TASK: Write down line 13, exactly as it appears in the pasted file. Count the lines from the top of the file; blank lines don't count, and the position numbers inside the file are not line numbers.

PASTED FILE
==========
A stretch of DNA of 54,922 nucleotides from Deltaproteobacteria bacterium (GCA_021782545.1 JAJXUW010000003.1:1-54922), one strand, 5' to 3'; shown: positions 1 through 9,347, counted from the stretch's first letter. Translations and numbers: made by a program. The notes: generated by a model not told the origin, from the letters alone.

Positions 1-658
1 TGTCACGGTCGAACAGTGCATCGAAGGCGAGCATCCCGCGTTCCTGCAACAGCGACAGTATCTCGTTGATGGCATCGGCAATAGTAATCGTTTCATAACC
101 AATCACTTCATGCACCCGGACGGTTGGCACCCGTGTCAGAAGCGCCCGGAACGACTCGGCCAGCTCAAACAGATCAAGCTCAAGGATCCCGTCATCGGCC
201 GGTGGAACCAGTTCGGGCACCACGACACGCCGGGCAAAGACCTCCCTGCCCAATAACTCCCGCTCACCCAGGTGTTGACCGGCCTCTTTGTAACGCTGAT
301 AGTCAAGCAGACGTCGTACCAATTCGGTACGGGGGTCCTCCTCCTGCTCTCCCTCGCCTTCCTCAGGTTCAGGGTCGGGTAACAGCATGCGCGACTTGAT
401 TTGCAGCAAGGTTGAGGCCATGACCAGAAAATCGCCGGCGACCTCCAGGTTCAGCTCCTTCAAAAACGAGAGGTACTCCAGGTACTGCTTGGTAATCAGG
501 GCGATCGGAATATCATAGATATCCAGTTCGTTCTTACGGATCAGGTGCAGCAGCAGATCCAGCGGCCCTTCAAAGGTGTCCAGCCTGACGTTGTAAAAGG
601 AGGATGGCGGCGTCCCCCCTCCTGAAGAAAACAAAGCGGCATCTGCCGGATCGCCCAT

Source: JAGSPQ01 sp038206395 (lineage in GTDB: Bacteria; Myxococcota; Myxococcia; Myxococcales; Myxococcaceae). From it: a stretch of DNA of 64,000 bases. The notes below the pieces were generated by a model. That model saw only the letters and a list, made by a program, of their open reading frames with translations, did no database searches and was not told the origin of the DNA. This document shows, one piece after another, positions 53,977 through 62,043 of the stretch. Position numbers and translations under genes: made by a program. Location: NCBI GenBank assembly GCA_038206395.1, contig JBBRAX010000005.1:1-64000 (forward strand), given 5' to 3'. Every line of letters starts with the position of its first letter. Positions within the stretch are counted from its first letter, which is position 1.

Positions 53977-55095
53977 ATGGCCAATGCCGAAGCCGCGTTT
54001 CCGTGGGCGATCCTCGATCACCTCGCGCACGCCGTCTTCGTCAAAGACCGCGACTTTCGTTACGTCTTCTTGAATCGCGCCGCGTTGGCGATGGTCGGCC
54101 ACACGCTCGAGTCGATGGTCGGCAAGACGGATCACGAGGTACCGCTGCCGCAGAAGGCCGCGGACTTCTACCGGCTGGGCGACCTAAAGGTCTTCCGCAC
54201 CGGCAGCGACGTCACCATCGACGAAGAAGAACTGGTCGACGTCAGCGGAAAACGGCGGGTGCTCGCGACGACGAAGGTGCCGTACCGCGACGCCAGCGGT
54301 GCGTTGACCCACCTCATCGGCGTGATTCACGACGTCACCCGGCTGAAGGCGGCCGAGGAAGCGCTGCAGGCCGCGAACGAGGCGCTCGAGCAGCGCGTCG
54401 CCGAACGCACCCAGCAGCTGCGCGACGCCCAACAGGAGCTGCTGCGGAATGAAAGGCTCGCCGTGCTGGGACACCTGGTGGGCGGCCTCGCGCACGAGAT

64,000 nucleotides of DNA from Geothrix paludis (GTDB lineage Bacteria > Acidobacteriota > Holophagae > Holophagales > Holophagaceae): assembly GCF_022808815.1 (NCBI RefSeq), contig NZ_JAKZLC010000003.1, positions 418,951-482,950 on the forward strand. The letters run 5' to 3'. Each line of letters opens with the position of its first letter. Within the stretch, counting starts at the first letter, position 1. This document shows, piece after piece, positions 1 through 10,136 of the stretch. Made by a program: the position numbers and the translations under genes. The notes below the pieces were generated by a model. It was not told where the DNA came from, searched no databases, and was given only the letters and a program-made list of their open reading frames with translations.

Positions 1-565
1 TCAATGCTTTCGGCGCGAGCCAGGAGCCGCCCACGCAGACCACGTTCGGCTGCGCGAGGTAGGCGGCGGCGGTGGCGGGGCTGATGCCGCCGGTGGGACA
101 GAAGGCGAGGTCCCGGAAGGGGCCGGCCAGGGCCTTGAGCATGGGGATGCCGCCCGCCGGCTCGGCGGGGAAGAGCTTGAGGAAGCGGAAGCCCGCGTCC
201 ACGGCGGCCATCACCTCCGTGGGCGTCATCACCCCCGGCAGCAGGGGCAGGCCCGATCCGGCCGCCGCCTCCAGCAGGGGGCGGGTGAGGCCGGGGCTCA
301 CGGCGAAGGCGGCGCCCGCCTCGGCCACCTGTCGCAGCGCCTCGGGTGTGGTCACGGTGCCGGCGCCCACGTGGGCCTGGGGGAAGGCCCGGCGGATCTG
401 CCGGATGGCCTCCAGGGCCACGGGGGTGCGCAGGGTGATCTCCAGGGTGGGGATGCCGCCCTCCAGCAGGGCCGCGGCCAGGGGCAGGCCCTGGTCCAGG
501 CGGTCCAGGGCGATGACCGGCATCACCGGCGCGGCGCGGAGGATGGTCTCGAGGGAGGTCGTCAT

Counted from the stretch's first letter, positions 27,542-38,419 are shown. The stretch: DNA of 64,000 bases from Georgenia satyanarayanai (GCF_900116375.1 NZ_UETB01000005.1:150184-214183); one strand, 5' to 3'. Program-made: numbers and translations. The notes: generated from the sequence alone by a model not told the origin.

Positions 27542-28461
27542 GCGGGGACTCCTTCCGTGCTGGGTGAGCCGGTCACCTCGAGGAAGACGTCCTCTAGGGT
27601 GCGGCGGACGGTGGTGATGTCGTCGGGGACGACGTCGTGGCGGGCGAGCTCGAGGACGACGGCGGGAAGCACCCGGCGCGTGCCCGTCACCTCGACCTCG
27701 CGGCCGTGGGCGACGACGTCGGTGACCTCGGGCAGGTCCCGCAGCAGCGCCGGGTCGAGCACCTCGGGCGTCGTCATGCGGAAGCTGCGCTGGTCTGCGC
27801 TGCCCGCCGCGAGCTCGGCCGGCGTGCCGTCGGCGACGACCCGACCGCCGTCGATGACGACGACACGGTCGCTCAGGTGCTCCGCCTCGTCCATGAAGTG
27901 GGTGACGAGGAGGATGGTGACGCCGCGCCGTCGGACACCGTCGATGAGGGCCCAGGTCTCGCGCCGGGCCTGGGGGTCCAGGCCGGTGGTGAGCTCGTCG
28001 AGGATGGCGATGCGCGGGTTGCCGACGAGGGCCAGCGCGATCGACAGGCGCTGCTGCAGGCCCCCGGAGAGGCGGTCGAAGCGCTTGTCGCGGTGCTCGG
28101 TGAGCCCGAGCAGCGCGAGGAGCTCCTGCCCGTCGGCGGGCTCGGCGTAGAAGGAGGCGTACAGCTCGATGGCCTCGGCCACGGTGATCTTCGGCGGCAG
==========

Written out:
54001 CCGTGGGCGATCCTCGATCACCTCGCGCACGCCGTCTTCGTCAAAGACCGCGACTTTCGTTACGTCTTCTTGAATCGCGCCGCGTTGGCGATGGTCGGCC